The decision reverses a two-year-old ruling by the agency that this group of orcas, known as the southern residents, aren't different enough from orcas worldwide to be considered an endangered species.

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The National Marine Fisheries Service announced today that it is recommending that the orcas that ply the Puget Sound should be listed as a threatened species under the Endangered Species Act.


The decision reverses a two-year-old ruling by the agency that this group of orcas, known as the southern residents, aren’t different enough from orcas worldwide to be considered an endangered species.


It represents a victory for environmental and whale-protection groups who have taken up the distinctive black-and-white whale as a charismatic mascot with Hollywood appeal, and a key indicator of problems in the region’s waters.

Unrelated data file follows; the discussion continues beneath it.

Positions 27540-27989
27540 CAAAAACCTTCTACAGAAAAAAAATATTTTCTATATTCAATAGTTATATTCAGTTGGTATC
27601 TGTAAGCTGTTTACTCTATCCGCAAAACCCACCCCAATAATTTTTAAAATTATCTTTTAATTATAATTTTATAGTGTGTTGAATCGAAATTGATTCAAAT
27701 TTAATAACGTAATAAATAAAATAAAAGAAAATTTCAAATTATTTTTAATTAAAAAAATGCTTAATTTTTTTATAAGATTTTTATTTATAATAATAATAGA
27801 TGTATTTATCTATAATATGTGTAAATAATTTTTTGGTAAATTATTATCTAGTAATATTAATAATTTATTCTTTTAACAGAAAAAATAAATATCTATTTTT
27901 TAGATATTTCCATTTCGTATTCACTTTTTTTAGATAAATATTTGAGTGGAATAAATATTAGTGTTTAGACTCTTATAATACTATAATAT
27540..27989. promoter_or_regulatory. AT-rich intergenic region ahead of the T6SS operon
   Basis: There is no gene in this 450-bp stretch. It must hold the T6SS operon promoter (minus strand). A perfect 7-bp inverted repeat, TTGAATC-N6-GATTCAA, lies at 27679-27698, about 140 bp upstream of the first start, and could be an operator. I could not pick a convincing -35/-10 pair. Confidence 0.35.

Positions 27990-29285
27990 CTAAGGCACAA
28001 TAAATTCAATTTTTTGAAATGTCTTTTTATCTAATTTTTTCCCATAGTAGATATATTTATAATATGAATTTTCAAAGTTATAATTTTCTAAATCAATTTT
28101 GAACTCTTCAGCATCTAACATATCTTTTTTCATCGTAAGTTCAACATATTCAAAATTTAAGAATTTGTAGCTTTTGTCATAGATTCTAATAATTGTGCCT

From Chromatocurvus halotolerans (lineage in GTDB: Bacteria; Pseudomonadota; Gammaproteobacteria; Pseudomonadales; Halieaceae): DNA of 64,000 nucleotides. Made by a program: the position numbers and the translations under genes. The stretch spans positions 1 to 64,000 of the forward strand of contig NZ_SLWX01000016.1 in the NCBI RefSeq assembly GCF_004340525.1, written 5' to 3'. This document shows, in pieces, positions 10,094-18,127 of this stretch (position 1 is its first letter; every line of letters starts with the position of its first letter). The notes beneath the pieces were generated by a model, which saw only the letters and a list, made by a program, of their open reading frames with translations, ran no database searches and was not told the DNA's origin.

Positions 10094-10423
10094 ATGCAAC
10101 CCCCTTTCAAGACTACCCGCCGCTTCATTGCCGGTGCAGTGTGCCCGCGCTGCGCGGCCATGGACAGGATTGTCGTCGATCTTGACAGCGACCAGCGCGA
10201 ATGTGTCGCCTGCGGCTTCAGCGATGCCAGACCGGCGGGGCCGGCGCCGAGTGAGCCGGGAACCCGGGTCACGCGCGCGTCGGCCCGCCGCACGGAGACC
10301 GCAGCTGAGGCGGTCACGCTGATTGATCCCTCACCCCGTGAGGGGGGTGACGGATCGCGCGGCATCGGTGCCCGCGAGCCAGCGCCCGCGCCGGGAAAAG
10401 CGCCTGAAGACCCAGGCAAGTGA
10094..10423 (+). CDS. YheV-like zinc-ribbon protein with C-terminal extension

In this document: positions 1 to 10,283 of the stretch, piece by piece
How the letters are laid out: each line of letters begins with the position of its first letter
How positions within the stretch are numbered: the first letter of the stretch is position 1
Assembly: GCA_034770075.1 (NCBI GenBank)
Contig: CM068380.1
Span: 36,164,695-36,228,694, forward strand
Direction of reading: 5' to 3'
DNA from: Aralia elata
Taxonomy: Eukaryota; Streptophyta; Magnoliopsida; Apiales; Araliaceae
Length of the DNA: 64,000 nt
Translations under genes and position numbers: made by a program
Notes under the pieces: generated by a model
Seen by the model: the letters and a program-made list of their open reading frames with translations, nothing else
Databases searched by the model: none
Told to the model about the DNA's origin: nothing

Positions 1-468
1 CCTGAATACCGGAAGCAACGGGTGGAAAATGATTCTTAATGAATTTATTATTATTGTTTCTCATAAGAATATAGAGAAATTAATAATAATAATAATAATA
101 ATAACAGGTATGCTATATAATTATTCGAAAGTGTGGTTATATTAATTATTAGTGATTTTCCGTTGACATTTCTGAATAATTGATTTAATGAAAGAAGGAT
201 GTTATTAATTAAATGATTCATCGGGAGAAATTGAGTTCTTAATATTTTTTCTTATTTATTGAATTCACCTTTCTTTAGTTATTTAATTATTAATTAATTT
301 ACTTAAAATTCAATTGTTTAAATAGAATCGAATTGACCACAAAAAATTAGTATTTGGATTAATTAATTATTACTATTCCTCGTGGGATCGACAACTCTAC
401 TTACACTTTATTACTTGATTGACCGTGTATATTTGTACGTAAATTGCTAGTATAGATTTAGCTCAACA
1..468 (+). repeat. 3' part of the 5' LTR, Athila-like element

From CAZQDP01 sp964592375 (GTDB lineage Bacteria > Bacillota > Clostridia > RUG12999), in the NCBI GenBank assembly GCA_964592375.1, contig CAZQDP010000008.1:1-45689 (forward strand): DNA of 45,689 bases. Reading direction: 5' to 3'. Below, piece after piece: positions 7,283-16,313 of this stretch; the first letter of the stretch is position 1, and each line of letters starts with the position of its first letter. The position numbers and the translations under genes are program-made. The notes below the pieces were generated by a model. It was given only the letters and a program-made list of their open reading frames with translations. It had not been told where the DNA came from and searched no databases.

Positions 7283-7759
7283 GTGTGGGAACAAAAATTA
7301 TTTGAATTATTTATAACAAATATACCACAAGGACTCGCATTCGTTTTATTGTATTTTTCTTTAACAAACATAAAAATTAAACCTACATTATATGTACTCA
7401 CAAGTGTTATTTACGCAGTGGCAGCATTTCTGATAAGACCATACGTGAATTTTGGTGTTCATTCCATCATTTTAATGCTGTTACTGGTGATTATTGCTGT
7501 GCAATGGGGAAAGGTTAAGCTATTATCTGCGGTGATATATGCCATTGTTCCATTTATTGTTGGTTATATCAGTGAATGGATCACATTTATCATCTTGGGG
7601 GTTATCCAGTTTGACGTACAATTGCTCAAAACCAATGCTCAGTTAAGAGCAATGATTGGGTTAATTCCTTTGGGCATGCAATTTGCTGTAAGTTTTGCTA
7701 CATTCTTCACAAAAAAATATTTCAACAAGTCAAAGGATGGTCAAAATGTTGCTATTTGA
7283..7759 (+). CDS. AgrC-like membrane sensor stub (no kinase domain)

They hope invoking the federal Endangered Species Act will result in closer scrutiny of a lengthy list of human activities that might harm the whales, including boat traffic, use of toxic flame retardants, oil shipping and refining, dam operations and construction near the shoreline.


But government officials have said the listing is largely symbolic because the whale already enjoys protections under Washington, U.S. and Canadian law. Unlike the declaration of local salmon runs as threatened, this decision appears to have produced little anxiety among industries that could be affected.


The southern-resident orcas, which summer in the Puget Sound, the Strait of Juan de Fuca, and around Vancouver Island, have declined from 99 whales in 1995 to 85 in 2004, according to the Center for Whale Research.


The fisheries service plans to hold two public hearings about the proposed listing, in Seattle Feb. 17 and at Friday Harbor Feb. 28.